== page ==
11 Simple (But Critical) Tips for Creating Better Landing Pages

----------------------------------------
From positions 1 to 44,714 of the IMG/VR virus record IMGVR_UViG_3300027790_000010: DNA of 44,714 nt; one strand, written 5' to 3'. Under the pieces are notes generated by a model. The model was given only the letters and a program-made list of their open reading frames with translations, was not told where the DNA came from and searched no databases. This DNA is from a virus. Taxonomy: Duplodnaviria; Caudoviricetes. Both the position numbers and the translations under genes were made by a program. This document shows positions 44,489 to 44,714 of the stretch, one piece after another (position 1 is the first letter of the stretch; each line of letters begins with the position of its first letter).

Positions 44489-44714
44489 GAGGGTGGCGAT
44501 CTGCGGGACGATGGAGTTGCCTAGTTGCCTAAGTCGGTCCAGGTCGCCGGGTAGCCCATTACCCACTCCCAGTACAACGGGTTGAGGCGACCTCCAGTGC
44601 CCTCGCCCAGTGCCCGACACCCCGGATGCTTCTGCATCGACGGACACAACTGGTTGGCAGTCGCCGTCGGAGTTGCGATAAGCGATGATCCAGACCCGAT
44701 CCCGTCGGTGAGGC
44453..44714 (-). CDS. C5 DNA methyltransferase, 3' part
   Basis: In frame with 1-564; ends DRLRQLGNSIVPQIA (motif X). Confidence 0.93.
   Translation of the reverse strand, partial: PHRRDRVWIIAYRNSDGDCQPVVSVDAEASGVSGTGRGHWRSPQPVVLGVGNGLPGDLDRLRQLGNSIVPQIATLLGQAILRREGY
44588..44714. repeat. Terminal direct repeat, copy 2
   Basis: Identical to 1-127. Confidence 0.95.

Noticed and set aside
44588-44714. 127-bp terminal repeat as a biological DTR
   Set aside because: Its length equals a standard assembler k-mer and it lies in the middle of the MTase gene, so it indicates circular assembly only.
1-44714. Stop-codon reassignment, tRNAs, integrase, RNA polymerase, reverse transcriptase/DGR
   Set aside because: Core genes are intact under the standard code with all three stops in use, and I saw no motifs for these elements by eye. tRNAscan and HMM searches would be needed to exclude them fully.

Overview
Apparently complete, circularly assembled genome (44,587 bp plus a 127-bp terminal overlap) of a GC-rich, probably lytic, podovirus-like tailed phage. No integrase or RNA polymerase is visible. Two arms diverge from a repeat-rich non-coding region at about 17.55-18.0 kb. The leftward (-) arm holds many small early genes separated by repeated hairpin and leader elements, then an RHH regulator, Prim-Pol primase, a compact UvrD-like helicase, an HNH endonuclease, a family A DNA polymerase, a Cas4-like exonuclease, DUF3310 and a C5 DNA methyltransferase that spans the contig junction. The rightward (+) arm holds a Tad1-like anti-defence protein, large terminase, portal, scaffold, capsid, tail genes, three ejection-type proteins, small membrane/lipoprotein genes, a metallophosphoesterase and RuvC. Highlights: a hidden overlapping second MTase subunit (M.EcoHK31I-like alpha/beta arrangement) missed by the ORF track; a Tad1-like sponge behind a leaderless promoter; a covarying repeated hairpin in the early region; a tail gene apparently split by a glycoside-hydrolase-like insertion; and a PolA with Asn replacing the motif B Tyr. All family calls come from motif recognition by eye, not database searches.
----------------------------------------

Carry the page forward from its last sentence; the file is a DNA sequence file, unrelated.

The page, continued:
first_imgThere’s no question that landing pages — and the lead-capture forms that come with them — are two of the most important elements of lead generation. Without them, marketers would be much more limited in their ability to convert website visitors into leads — and generate reconversions, too.That’s because landing pages enable us to direct site visitors to better targeted pages that have the ability to capture leads at a much higher rate than forms on other web pages.Landing pages also focus your visitors’ attention on one particular offer, limiting the distractions of everything else on your website. Visitors are on a landing page for just one single purpose: to obtain an offer by completing a lead-capture form.But converting visitors into leads, even with landing pages, is much easier said than done. In fact, there are quite a few best practices every marketer should consider when setting up and optimizing landing pages. So to keep you on track, here is your landing page tip list, excerpted from our newest ebook, The 30 Greatest Lead Generation Tips, Tricks & Ideas. 11 Top Tips for Creating Better Converting Landing Pages1) Include All Critical Elements of an Effective Landing PageLanding pages, sometimes also called “lead-capture pages,” are used to convert visitors into leads by completing a transaction or by collecting contact information from them. In order to make these transactions happen, it’s critically important that your landing pages consist of the following components:A headline and (optional) sub-headlineA brief description of the offer that clearly emphasizes its valueAt least one supporting image(Optional) supporting elements such as testimonials or security badgesAnd most importantly, a form to capture visitors’ information Landing Pages Originally published Dec 11, 2012 9:00:00 AM, updated July 28 2017 Topics: 2) Remove the Main NavigationOnce a visitor arrives on a landing page, it’s your job to keep them there. So if there are links on the page that enable visitors to move about your website, you run the risk of distracting them, which creates lead generation friction and increases the chance they’ll abandon the page before even converting. And, let’s face it: No respectable marketer wants that. One of the best ways to reduce this friction and increase your landing page conversion rates is to simply remove the main navigation from the page. Simple as that!3) Match the Headline of the Landing Page to its Corresponding CTA Keep your messaging consistent in both your call-to-action (CTA) and the headline of the landing page. If people click on a CTA for a free offer only to find out there’s a catch on the landing page, you’ll instantly lose their trust. Similarly, if the headline reads differently than the CTA, it might lead to confusion, and the visitor might wonder if the CTA is linked to the wrong page. Eliminate any and all confusion, and make sure your landing page consistently reflects what you promised in your call-to-action — and vice versa.4) Remember: Less Is More Many of you are probably aware of the phrase “keep it simple, stupid.” Apply that same philosophy to your landing pages. A cluttered page usually results in a distracted, confused, and/or overwhelmed visitor. Talk about landing page friction! Instead, embrace white space, and keep the text and images on the page simple and to-the-point.5) Emphasize the Offer’s ValueHighlight the benefits of the offer with a brief paragraph or a few bullet points. The best landing page description offers more than just a list what comprises the offer; it also clearly highlights the value of the offer and gives visitors a compelling incentive to download. For example, instead of “Includes specifications of product XYZ,” say something along the lines of, “Find out how XYZ can increase productivity by 50%.” In other words, emphasize how the offer addresses a specific problem, need, or interest your target audience cares about.6) Encourage Social Sharing Don’t forget to include social media sharing buttons that enable your prospects to evangelize your content and offers. To limit cluttering, just be sure to only include buttons for the social platforms your audience uses. And don’t forget to add an email forwarding option, since people have different sharing preferences. Keep in mind that even if your social media contacts never buy from you, there’s always a possibility that someone in their personal network will!7) Create More Landing Pages to Generate More Leads According to HubSpot’s 2012 Marketing Benchmarks Report,companies see a 55% increase in leads when increasing their number of landing pages from 10 to 15. The takeaway is simple: The more content, offers, and landing pages you create, the more opportunities you have to generate leads for your business. More landing pages also usually means more targeted content that better appeals to your various buyer personas, which can help to increase your conversion rates. To increase the number of landing pages you have on your site, invest in an easy-to-use landing page creation tool, create more offers, tweak the offers you already have to cater to individual personas, and repurpose content you already have. In fact, we elaborate on all of the above in this blog post about why you (yes, you) need to create more landing pages.8) Only Ask for the Information You Really Need You might be wondering how much or how little information you should require in your forms. There is no magic answer to this, but the best balance is to collect only the information you really need to qualify leads. In general, the fewer fields you have on a form, the higher the conversion rate. This is because, with each new field you add to a form, it creates more work for the visitor, and thus fewer conversions. A longer form looks like more work and will often be avoided altogether. On the other hand, the more fields you require, the better quality those leads will likely be, because they thought your offer was valuable enough to warrant a form completion. Essentially, the best way to determine what form length works best for your business is to test it for yourself.9) Consider Whether “To Submit, or Not to Submit?” That is the question most of your visitors are probably asking. That’s why one simple yet effective way to increase form conversion rates is to avoid using the default word “Submit” on your form button. If you think about it, no one wants to “submit” to anything. Instead, turn the statement into a benefit that relates to what prospects will be getting in return. For example, if the form is to download a brochure kit, the submit button should say, “Get Your Brochure Kit.” Other examples include “Download Whitepaper,” “Get Your Free Ebook,” or “Subscribe to Our Newsletter.” Here’s another helpful tip: Make the button big, bold, and colorful, and make sure it looks like a button, which is usually beveled and appears “clickable.”10) Reduce Anxiety With Proof ElementsPeople are even more resistant to give up their personal information now than ever before. It’s understandable, considering all the spam out there. Luckily, there are a few different features you can add to your landing pages to help reduce visitors’ form completion anxiety:Add a privacy message (or a link to your privacy policy) that indicates visitors’ email addresses will not be shared or sold.If your form requires sensitive information, include security seals, a BBB rating, or certifications so visitors know their information is safe and secure.Add testimonials or customer logos. It’s a great way to leverage social proof. For example, if your offer is for a free trial of your product or service, you might want to include a few customer testimonials about that particular product or service. Don’t forget to share this post! AddThis Sharing ButtonsShare to TwitterTwitterShare to FacebookFacebookShare to Email AppEmail AppShare to LinkedInLinkedInShare to MessengerMessengerShare to SlackSlack 11) Make the Form Appear ShorterSometimes people won’t fill out a form just because it looks long and time-consuming. If your form requires a lot of fields, try making the form appear shorter by adjusting its styling. For example, reduce the spacing in between fields or align the titles to the left of each field instead of above it so that the form appears shorter. If the form covers less space on the page, it may seem as if you’re asking for less. And whenever possible, implement Smart Fields — dynamic form fields that automatically adjust to a shortened version if a visitor has already been entered into your marketing database.What other landing page tips would you share with marketers taking an interest in landing page optimization?Want more lead generation tips and tricks? Download your copy of The 30 Greatest Lead Generation Tips, Tricks & Ideas today.Image Credit: DarrelBirkettlast_img read more